Over the past year-and-a-half, cruise ships have been haunted by the coronavirus and they may never recover from it. What to do with a cruise ship that’s not cruising? The owners of the luxurious and very haunted Queen Mary – larger and faster than the Titanic (it held the speed record for crossing the Atlantic from 1938 to 1952) – have this problem, but for a different reason. The Queen Mary began picking up ghosts in World War II when it was repainted and repurposed into the ironic “Grey Ghost” troop transport ship. It returned to cruise glory after the war and sailed until 1967, when it was decommissioned. Taken to Long Beach, California, and turned into a museum and haunted hotel as the ghosts decided to stay for free. After almost 55 years, the Queen Mary is in dire need of repairs and runs the very real risk of sinking. Will the ghosts go down with the ship?
“In court documents last week, Long Beach released details from a report by a city-hired naval architecture and marine engineering firm called Elliott Bay Design Group, which inspected the ship on April 28. The inspection found that the ship is in worse condition than previously thought and will need an additional $23 million in urgent safety repairs to keep it viable in the next two years.”
The Long Beach Post reports the hotel has been closed since May 2020 because of the pandemic, but the end of the coronavirus restrictions won’t reopen it. The owner had filed for Chapter 11 bankruptcy because it could not pay for $41 million in repairs needed in addition to the new ones. Structural problems include: leaking pipes and sewage holding tanks; structural and watertight integrity issues in the hull; no working bilge system. Any breach in the hull without a working bilge system could flood and snick the boat/hotel.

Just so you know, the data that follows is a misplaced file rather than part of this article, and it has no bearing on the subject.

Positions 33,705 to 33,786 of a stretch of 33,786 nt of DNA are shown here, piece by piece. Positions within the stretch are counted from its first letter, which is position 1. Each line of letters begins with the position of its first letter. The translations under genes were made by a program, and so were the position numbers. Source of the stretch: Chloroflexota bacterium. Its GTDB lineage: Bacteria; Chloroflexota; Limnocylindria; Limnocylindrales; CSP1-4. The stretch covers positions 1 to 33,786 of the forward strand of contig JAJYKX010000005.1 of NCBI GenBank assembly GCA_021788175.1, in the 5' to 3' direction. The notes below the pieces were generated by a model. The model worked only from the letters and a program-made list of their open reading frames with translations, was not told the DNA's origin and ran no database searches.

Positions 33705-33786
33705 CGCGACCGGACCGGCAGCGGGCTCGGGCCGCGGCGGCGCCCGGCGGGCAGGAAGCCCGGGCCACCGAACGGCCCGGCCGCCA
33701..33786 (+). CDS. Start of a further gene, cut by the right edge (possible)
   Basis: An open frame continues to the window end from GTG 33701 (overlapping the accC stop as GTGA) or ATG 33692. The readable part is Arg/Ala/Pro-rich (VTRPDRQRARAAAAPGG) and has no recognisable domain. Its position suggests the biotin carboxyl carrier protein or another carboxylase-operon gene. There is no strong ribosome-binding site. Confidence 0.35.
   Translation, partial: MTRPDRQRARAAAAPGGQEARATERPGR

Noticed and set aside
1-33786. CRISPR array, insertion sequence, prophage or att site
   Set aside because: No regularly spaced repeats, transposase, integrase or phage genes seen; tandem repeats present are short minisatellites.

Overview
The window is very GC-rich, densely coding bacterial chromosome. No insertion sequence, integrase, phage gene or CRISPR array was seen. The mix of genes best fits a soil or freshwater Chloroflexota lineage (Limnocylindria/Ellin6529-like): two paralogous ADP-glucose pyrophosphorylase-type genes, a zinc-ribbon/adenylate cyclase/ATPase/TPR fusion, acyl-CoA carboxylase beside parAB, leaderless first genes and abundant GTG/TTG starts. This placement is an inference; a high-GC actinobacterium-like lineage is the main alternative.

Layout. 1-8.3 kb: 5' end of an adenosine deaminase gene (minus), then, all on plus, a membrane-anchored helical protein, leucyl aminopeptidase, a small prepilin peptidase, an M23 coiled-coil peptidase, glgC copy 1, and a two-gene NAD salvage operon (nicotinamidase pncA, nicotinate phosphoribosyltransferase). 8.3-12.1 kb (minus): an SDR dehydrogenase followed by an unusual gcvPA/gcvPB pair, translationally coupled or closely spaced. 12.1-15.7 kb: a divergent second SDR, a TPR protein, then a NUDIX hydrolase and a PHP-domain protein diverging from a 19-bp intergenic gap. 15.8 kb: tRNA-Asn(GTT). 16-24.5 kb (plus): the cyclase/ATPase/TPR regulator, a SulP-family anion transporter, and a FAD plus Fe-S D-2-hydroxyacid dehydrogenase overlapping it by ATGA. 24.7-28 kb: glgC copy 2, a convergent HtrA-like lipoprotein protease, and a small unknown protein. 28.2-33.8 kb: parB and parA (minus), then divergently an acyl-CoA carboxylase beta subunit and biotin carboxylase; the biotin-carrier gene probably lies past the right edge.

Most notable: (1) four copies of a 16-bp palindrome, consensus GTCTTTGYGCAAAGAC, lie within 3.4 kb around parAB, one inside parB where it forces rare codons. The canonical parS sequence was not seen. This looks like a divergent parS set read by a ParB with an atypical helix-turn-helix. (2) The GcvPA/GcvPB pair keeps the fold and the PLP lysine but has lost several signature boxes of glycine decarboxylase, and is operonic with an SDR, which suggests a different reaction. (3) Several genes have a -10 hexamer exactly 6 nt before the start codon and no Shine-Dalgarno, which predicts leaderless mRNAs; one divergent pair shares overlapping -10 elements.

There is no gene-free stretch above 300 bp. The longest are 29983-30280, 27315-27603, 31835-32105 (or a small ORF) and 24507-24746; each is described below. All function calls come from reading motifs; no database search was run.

And its ghosts. One famous spirit resident occupies Stateroom B340, where faucets turn on by themselves, sheets fly off the beds and carpeting gets ripped – possibly by the ghost of a purser (a ship’s money-handler) who was said to have been murdered in the room. B340 was opened for bookings in 2018. Guests in other rooms could go wandering through the ship and encounter the ghosts of a 17-year old sailor named John Henry who died in a fire during the war, a fireman crushed by an emergency door – the infamous “Door 13” – in 1966, or the many ghosts of women in swimsuits in the first and second class pool areas who continue to splish and splash in old-fashioned swimsuits.
There are many more ghosts on the Queen Mary (read their stories here) which makes one wonder why it couldn’t book enough rooms to stay in business and pay the bills? Perhaps it’s because an old rusting ship floating in what makes it rust more is far more expensive to maintain that a normal brick building. If it does sink, will all of those ghosts go down with it? Where else would they go?
Sadly, this is a case where money and ghosts don’t mix. Throw in local politics – the city of Long Beach owns the Queen Mary and leased it to the failed operators, which is why it’s in court trying to sell the lease which no one wants because the ship is sinking … in case you haven’t been paying attention – and you’ve got a disaster that won’t get a good movie starring Leonardo DiCaprio.
Perhaps the ship and the ghosts could be saved with a screamer movie starring Jamie Lee Curtis. The ghosts might prefer that one.